Music That Existed On An 8-Track In A Pinto … Once Upon A Time

So I have been gone a while; having been just too busy working in the real world to play in my cyber wonderland.  I get up at 4am and hit my pathetic little cubby by 4:30- 5am in order to spin plastic into gold for “the Man”.  Although in all fairness, “the Man” at my work place is a rather cool dude and treats everyone very well.  And then I get home and work some more in order to keep things flowing smoooooooothly.

But we are busy, which is a big deal, and getting busier and busier.  And since as a production planner (what is that I hear some twat in the back ask “what does a production planner do?” – I plan production, arsehole) I am surfing a monster wave of demand on a little tiny surfboard of staff, which means that I am juggling many balls all at once.  Or to put it much more succinctly, I am trying to crap a twenty pound turd through a two pound arsehole.

But hopefully one and all get the gist of things:  I have been very busy.  And since I have been very busy, I have not really done anything exciting with the Warhammer 40K or going to movies or such; but I have listened to tons of great music as I work.  And what have I been listening to a lot lately?  I have really gone back and listened to music from that most maligned of musical decades:  the ‘70s.

Now the ‘70s is a decade that really needs to get itself a much better publicist.  Because, although it was the decade that gave us The Carpenters, Captain &Tenille and disco, it was also the decade that marked the end of The Beatles; the peak of The Rolling Stones and the Kinks and the Who; the absolute brilliance of Stevie Wonder and Bob Marley; the rise of punk and new wave and metal.

The Beatles – Let It Be (1970)

Let It Be

Probably the reason that the ‘70s is so maligned for its music is probably the fact that it didn’t have the Beatles.  There is an all pervasive odour that there was no music before John, Paul, George and Ringo; and little of any substance afterwards.  How wrong is that notion?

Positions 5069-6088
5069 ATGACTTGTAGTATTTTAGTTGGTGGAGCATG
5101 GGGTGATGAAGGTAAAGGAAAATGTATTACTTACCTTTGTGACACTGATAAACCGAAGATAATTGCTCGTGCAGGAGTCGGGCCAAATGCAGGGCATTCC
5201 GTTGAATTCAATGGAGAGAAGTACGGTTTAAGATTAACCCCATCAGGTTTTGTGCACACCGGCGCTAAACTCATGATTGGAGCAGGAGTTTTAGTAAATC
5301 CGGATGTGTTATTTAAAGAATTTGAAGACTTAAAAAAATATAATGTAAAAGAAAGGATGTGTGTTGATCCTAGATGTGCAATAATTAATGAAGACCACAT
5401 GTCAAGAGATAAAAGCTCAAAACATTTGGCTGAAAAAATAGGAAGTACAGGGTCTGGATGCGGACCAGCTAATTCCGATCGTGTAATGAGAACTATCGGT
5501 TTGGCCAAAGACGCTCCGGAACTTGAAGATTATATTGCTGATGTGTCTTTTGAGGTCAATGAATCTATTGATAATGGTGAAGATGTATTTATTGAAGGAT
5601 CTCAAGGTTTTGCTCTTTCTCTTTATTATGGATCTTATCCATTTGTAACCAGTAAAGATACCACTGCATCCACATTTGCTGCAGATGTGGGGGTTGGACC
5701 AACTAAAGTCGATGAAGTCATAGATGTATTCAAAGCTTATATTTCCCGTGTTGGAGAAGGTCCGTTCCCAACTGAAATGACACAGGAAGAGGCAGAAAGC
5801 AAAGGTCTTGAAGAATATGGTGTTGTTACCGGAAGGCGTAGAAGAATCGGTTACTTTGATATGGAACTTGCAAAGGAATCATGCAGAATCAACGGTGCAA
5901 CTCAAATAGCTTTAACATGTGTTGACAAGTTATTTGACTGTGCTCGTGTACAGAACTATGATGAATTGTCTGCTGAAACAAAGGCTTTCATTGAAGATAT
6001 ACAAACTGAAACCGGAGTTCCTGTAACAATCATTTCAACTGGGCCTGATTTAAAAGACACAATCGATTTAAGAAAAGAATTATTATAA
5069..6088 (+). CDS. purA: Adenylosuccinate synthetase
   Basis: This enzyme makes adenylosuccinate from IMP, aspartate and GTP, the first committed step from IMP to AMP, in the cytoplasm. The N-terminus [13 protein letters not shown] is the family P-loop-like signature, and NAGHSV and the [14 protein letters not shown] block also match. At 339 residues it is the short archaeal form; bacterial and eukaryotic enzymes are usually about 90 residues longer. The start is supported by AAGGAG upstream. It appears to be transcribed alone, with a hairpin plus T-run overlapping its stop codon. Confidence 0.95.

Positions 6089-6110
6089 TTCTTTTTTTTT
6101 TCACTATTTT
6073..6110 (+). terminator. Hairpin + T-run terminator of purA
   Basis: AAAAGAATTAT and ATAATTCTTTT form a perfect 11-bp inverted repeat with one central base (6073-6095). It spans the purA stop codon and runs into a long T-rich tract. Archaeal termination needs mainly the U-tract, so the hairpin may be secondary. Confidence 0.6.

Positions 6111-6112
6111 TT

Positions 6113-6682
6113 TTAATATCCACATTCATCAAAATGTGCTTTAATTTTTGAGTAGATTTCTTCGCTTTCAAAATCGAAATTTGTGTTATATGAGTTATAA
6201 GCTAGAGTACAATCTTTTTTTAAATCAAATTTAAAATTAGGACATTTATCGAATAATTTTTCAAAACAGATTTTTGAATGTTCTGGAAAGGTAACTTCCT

Let It Be was made in 1969 then held back until after Abbey Road was recorded and released as the band was not happy with it.  And it is not as good as Abbey Road but it was their swansong and left a gaping void that glam rushed to fill.

David Bowie – Hunky Dory (1971)

hunky dory

I have been a massive fan of David Bowie since I first saw him doing “Space Oddity” on Top Of The Pops.  I listened to David Bowie songs at the Youff Club (Youth Club to those who do not speak Norf London (sort of a juvenile delinquent training center with snooker tables)) and I still go back and listen to all of the Bowie albums.

My favourite period of Bowie is his period working with Mick Ronson on guitar and Hunky Dory is the best of those albums:  even better than The Rise And Fall Of Ziggy Stardust And The Spiders From Mars.  The best track on the album is “Life On Mars”.

Elton John – Honky Chateau (1972)

honky chateau

It is amazing the effect that cocaine, alcohol and sexual confusion can have on the creative process.  And in a period when Elton was releasing an album about every 8 months each filled with great music, it is this album that is my favourite.   (At this time I was seeing Elton John regularly at Watford Town football matches as I went to just about every home game – even football hooligans have to start out in the lower divisions.)

While “Rocket Man” is the most famous song on this album and it is the song that cemented Elton John as a mega-star, it is “Mona Lisas And Mad Hatters” that steals the record.  To this day, the 1971 – 1976 Elton still stands up as some of the best music ever recorded.

Stevie Wonder – Innervisions (1973)

innervisions

1973 was a wondrous year for music.  This was also the year that Iggy and the Stooges unleashed Raw Power on the world and helped kick start punk.  But my mum brought me up on Stevie Wonder music and I love Innervisions and also 1976’s Songs In The Key Of Life.

Innervisions had “Higher Ground” with its wicked synth groove and “Living In The City” and “Golden Lady”. Thinking about things, it is fascinating that someone as conservative as my mother would love Motown and Memphis soul and the Philly Sound as much as she did (and still does).

Rory Gallagher – Irish Tour ’74 (1974 (duh))

rory gallagher

I am still amazed by the number of music “aficionados” who have never heard any of this guitar genius’ work and who worship at the Temple of Eric.  I love Eric Clapton music too, but he is not even the best guitarist from the Yardbirds let alone the best guitarist ever:  but Rory Gallagher just might be!